Walk to cure diabetes returns to Prince Albert

Matt
Matt Gardner
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The fight against diabetes takes another step forward this Sunday as P.A. residents hit the streets for the annual Telus Walk to Cure Diabetes.

Participants amble along a trail during last year’s Telus Walk to Cure Diabetes. This year’s event will take place on Sunday starting out from the Art Hauser Centre. Registration begins at 10 a.m. with the walk itself set for 11 a.m.

The walk is the flagship fundraising event for the Juvenile Diabetes Research Foundation (JDRF), an organization dedicated to raising money into the prevention and treatment of Type 1 diabetes as well as an ultimate cure.

Now in its fourth year locally, this weekend’s Prince Albert walk will again start out from the Art Hauser Centre. Registration begins at 10 a.m., with the six-kilometre walk following at 11 a.m.

“It takes about 30 minutes. It’s very easy and laidback,” JDRF Saskatoon chapter fund development co-ordinator Sherry Buckler said.

“People can bring their strollers, they can bring their pets as long as they’re on a leash and it’s not a very challenging walk. It’s simply a matter of a nice way to spend time with your family on a Sunday after fundraising, and then arriving back at the Art Hauser Centre for some food and some fun.”

Post-walk activities include a barbecue, refreshments and child-friendly options such as facepainting and a petting zoo.

Organizers of the Prince Albert walk, which typically attracts approximately 100 people, are hoping to raise $12,000 this year compared to an average of $10,000 for previous walks.

“Obviously we like to shoot higher every year,” Buckler said.

“Every organization does that. They set the bar just a little bit higher, so it would be nice to raise $10,000 or more this year. That is our hope.

“We have people registered that are currently right now raising money as we speak,” she added. “We also have some sponsors that have decided to sponsor us for cash.”

Local sponsors include Farm World, Medi-Center Pharmacy and TD Canada Trust.

While many are familiar with Type 2 diabetes, which can develop through a combination of lifestyle and genetic factors, Type 1 diabetes is very different.

“Type 1 is an autoimmune disease, so that falls into the category of things like lupus and multiple sclerosis,” Buckler said.

“It’s non-preventable. It’s not related to lifestyle or lack of exercise or diet. It is your own immune system destroying the cells in your pancreas which produce insulin, and it’s being diagnosed in really young children.”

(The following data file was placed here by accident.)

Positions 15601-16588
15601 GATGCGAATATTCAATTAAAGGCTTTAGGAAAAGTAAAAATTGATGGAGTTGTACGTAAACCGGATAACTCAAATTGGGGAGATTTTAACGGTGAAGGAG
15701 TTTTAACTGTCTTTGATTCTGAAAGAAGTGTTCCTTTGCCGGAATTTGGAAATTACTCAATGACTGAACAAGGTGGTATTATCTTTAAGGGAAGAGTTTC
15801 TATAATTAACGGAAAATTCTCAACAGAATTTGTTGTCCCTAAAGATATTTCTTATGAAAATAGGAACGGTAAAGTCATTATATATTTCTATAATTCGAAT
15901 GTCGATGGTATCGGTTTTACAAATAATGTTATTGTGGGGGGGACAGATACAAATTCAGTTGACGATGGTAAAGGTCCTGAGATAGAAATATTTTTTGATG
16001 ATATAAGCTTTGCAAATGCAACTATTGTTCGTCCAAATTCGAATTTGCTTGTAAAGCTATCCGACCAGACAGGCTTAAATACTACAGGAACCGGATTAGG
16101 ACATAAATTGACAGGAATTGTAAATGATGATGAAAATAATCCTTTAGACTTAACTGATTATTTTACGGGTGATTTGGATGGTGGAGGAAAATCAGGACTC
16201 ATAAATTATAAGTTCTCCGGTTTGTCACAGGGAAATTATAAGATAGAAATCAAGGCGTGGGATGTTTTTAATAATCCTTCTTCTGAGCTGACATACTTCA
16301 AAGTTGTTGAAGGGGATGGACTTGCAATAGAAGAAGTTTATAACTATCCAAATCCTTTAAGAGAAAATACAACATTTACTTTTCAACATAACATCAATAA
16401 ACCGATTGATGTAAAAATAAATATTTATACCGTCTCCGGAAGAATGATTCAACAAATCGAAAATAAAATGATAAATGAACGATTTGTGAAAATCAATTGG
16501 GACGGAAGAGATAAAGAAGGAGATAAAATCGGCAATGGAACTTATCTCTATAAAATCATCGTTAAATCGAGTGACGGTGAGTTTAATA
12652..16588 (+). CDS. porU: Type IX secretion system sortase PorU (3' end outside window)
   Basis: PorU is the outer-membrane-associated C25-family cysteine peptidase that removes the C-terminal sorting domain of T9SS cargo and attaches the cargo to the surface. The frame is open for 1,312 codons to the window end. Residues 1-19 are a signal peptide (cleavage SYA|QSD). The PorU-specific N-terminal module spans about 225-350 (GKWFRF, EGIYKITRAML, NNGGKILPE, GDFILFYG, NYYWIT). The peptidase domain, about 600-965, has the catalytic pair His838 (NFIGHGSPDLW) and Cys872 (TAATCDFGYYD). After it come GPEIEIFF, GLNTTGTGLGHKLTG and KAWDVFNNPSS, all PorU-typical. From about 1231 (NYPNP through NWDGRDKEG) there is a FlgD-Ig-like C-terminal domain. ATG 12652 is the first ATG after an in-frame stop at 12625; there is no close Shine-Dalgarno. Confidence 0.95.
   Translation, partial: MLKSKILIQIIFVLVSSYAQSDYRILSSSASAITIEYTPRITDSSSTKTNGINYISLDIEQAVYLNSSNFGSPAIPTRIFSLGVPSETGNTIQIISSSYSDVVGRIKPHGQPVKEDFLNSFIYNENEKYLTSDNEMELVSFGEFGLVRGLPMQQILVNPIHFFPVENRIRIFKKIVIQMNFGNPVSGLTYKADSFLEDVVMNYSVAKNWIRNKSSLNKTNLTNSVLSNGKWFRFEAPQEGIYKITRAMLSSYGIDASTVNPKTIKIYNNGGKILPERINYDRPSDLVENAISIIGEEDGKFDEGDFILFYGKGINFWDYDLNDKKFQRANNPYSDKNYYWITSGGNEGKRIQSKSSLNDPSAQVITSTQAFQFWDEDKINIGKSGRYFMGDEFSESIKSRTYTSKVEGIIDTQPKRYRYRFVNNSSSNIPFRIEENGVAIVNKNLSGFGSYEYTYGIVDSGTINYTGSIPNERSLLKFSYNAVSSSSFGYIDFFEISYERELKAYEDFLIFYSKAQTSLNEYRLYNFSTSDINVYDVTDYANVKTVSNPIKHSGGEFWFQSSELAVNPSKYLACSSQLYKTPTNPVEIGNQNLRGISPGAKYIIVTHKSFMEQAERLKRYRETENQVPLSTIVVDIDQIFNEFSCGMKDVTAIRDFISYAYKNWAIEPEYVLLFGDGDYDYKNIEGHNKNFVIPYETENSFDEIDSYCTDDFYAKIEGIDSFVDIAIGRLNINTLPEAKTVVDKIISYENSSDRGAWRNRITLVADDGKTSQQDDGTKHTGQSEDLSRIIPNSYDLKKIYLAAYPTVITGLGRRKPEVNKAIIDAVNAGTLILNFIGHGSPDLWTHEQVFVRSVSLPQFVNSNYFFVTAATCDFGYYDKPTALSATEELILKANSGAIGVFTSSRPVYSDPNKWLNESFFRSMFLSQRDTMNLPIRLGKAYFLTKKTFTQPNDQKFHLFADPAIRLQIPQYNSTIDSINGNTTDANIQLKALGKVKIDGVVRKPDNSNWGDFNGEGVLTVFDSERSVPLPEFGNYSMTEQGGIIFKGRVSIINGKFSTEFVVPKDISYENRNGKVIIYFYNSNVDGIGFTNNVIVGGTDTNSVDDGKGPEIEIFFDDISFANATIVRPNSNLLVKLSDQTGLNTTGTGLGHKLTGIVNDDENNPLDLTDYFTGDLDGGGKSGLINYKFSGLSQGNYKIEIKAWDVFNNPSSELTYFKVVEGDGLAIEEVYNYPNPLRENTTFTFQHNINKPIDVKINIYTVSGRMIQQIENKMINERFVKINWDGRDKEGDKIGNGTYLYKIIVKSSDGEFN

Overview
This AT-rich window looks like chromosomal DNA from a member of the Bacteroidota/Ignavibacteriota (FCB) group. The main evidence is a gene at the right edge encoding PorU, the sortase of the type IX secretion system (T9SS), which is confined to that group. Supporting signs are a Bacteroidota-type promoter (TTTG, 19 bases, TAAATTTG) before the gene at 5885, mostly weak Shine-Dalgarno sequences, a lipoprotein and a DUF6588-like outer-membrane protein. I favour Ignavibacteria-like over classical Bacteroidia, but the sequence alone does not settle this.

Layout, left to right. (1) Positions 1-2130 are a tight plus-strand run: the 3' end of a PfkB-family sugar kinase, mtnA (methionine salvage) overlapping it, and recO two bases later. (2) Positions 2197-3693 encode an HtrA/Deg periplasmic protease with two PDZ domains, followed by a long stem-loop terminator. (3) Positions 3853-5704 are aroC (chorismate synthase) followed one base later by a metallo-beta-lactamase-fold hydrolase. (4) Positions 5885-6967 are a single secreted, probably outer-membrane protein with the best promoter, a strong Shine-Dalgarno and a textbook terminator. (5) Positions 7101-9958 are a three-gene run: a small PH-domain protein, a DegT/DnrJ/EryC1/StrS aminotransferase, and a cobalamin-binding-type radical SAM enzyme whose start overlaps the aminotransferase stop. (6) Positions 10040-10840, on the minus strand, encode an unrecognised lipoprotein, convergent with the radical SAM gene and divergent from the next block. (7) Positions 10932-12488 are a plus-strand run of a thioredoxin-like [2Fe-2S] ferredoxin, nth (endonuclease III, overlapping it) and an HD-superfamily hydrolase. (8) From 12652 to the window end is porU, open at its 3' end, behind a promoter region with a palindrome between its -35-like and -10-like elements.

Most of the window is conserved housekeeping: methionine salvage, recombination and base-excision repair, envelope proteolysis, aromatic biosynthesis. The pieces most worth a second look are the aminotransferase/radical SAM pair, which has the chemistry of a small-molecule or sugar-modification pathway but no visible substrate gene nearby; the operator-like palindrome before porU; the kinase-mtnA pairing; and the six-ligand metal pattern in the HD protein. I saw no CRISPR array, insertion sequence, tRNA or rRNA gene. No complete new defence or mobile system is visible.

Since individuals with Type 1 diabetes cannot produce insulin in their own bodies, they must use external methods to administer insulin to themselves regularly.

Obviously we like to shoot higher every year. Sherry Buckler

If not managed properly, Type 1 diabetes can be dangerous and even life-threatening. Yet even those who carefully manage the disease can experience sudden shifts in their condition.

“One minute you think you’ve got it under control, next minute you don’t,” Buckler said. “And the dangers involve all kinds of complications -- blindness, some people have lost their limbs due to circulatory problems. Some people have died because they’ve fallen into a coma and they haven’t recovered from that.

“So it’s a scary thing, and it’s especially scary when little people are being diagnosed, because then what you have to do then is you have to constantly check the blood sugar levels through the night while they’re sleeping.”

Buckler estimated that 90 per cent of families that register for the walk each year have at least one family member living with Type 1 diabetes.

While the bulk of fundraising efforts consist of participants asking friends, family and co-workers to sponsor them, others have raised money through alternative methods, ranging from barbecues to yard sales to shaving their heads.

“It’s so unique, depending on the family and what interests them and what speaks to their community … It’s very interesting to watch the different ideas that people come up with to be successful with their fundraising,” Buckler said.

The Telus Walk to Cure Diabetes takes place in 70 communities across Canada each year. This year’s national fundraising goal is $8 million.

The JDRF will be taking online registrations for the Prince Albert walk until midnight on Saturday at www.jdrf.ca/walk.

Options are still available for those who wish to participate on the day of the walk but have not registered or collected money.

“We always welcome walk-ups,” Buckler said. “But what we ask people to do is come to the registration table and fill out a registration form and make a donation of a minimum $25 to join our activities.”

Organizations: Prince Albert, Juvenile Diabetes Research Foundation, Art Hauser Centre Medi-Center TD Canada Trust Telus Walk

Geographic location: Canada

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